Last mission to repair the Hubble telescope Hubble space telescope discoveries have enriched our understanding of the cosmos. In this special report, you will see facts about the Hubble space telescope, discoveries it has made and what the last mission's goals are.
For their own good
Fifty years ago, they were screwed-up kids sent to the Florida School for Boys to be straightened out. But now they are screwed-up men, scarred by the whippings they endured. Read the story and see a video and portrait gallery.
Fill out this form to email this article to a friend
Fathers lead way to school success
Tampa men join a movement that encourages male involvement.
By JANET ZINK, Times Staff Writer
Published August 18, 2007
TAMPA - When Hillsborough County public schools open Monday, David Denson hopes African-American fathers in the city will make a strong showing.
Denson plans to.
He will accompany his 6-year-old son on his first day at the Walton Academy of Performing Arts as part of the Million Father March.
The march debuted in 2004 in about 30 cities. This year, the march will have more than 200 cities, including Chicago, Atlanta, Baltimore and Los Angeles. This is the first year for the march in Tampa.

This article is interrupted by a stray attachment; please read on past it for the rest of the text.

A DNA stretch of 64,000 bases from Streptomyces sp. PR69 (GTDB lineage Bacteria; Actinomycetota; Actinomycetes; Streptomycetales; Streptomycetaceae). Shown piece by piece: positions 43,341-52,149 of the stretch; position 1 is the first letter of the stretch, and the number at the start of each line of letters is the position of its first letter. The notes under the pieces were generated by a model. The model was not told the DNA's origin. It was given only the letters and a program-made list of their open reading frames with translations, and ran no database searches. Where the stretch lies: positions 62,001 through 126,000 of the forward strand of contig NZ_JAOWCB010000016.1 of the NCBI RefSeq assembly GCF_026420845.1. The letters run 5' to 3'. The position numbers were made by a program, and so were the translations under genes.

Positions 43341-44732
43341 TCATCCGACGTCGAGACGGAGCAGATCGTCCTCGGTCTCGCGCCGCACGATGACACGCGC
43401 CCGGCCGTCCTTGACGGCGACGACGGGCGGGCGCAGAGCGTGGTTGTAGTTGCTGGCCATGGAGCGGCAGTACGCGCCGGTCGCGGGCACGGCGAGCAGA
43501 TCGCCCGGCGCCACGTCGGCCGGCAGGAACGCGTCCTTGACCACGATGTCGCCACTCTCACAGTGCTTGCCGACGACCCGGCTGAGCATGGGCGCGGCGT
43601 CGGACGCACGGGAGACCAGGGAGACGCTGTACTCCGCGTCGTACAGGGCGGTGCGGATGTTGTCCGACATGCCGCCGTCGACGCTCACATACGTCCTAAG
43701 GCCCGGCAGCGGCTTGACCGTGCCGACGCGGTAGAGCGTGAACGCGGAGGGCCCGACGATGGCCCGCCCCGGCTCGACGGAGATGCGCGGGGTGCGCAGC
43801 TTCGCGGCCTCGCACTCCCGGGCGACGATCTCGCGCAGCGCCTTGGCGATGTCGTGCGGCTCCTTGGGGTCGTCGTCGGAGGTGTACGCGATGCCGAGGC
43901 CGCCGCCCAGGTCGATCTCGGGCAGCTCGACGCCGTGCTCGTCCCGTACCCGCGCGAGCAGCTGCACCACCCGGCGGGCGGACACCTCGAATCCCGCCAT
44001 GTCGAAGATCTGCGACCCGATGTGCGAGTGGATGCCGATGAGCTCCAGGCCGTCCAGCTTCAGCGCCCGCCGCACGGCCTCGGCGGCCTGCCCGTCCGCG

Denson, 59, is coordinating the effort locally for the Suncoast African-American Chamber of Commerce.
Fathers often show up on athletic fields, he said.
"But where are you at when it comes to their education?" he said. "It's always special to see fathers out there being active with their children's education."
The Black Star Project, a Chicago nonprofit group whose mission is to close the academic achievement gap between blacks and other races, created the march.
Research shows that when fathers are involved in their children's education, test scores and graduation rates improve, said Stuart Scott, program director at the Black Star Project.
And biological fathers aren't the only men who can make a difference. It can be a stepfather, uncle, big brother, mentor or family friend.
Too many children, he said, get their impressions of what it means to be a black man from movies and music videos that portray negative stereotypes.
"A lot of problems we have in society could be curtailed if those young boys and girls had a strong positive figure in their lives from the male perspective, especially from the African-American perspective," Scott said.
Last year, he said, with 125 cities involved, about 200,000 men participated in the march. This year's goal is 500,000.
Lynette Henry is a guidance counselor at Just Elementary School in downtown Tampa, where 87 percent of the students are African-American.
School officials, she said, are handing out fliers to promote the march.
Henry said she'd like to see black men make kids breakfast, check their book bags and take them to school Monday morning
"We want to encourage dads to do it on a regular basis," she said.